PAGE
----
She kept learning as much as she could from each job she held and eventually gained an extremely thorough understanding of the industry from the business, the management and the technical sides.
“If you ask those that have competed with Nada, she’s fundamentally raised the bar for what excellence is because she is so customer-focused and her teams do such great work,” says Roger Zino, former CEO of BrightView. “She’s just raised the bar for excellence and innovation in the industry.”
Taking the time.
Duna is constantly driven to improve the lives of those around her, whether it’s by creating a beautiful landscape, helping an employee develop their skills or inspiring great work. “Resolving issues and coming up with solutions is kind of fun so that’s what keeps me going,” she says. “It’s a very special industry because every industry deals with people, but the impact people have on clients and our environment is amazing here.”
And people are the most important thing to her. During her time at ValleyCrest, she knew the names of all 500 of her employees. She’s adept at identifying talent, putting the right person in the right job and helping them grow, Zino says.
“Her ability to develop people is just phenomenal, but she does it by spending a lot of time,” he says. “She’s really observant and she asks a ton of questions, so she gets the right people lined up against the right things and then she invests the time in them and you just watch them thrive. It’s just really cool to watch.”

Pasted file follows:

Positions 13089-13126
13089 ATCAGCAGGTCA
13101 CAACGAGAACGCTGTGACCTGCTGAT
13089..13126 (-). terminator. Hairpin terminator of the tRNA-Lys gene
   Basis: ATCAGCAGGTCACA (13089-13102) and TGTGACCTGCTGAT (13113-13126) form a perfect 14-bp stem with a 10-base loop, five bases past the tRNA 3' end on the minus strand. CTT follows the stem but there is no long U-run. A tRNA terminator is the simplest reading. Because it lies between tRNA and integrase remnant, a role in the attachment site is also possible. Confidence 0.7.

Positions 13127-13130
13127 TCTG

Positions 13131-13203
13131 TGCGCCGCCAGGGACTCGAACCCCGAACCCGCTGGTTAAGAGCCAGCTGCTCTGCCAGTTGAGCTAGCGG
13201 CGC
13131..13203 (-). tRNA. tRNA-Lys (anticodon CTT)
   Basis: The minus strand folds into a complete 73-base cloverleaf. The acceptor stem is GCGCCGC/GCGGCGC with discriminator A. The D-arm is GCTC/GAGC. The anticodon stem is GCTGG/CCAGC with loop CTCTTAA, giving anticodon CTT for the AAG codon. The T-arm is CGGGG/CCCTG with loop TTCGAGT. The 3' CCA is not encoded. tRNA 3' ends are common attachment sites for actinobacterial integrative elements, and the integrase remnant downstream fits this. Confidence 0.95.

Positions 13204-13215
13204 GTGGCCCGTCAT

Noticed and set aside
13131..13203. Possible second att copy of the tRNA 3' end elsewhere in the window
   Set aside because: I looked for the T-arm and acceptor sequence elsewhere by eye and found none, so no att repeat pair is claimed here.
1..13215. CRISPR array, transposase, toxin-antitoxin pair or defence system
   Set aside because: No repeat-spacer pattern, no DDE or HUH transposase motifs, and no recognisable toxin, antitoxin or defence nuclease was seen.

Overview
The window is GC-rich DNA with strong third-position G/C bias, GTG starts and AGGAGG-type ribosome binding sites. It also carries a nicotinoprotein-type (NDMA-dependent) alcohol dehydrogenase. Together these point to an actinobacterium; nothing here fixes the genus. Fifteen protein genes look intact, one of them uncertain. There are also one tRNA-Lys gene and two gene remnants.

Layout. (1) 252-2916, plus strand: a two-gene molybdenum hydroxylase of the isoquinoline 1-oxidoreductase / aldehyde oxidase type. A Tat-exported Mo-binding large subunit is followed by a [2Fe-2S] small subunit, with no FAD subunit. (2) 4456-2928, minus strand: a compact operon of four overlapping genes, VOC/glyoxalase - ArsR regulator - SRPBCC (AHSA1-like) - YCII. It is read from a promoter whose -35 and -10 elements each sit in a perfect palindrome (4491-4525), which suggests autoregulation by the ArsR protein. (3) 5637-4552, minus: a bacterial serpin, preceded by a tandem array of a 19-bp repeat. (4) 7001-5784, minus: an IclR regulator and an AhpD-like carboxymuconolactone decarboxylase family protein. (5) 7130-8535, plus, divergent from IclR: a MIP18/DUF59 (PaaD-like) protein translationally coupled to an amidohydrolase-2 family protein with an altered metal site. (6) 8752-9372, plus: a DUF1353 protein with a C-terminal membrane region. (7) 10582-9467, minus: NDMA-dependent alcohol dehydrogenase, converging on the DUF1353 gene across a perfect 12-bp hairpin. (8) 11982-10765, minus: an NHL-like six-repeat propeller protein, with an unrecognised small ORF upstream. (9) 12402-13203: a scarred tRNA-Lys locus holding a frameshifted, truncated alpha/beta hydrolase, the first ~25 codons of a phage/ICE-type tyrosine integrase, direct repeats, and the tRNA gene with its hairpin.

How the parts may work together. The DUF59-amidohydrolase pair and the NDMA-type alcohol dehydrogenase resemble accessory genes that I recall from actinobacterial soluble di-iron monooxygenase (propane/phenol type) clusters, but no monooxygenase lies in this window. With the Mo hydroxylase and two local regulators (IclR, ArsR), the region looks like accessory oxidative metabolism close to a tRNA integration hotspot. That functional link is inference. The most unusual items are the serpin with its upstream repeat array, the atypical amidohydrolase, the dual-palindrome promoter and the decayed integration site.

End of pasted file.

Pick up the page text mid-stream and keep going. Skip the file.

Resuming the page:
Her intelligence and forward-thinking nature have made a big impact on Gothic Landscape as well, Georgio says. She’s made the company quicker to act on decisions, staying up to date on the latest sustainable techniques for Gothic’s projects.
“We believe, and she believes, that growth is only followed by doing the right things for the right reasons and she’s done this by quickly creating a lot of energy and excitement,” he says. “She’s made us much more nimble and quicker in our decision-making, and that’s really propelled us forward.”
Leading by example.
As someone who’s constantly driven to do her best, Duna inspires great work from those around her. She knows where she wants to go and knows how to get there, but she doesn’t try to go it alone.
“She has a vision of where to go next that’s better than where it is today so that’s helpful and exciting for people,” Zino says. “She does a nice job of articulating that vision and explaining to people how they fit in going forward. She’s not delegating the work; she’s there working with you and it’s just infectious.”
And Duna has some words of wisdom for those working their way up. “Learn everything about the job. Don’t just learn the business aspect of it,” she says. “Learn, listen, focus on people and be persistent.”
Her basic philosophy involves a lot of Ps, she says with a laugh. “People create performance and performance creates profit and it’s not the opposite,” she says. “It starts with people. Think about the things you’re improving for people and plants and the planet.”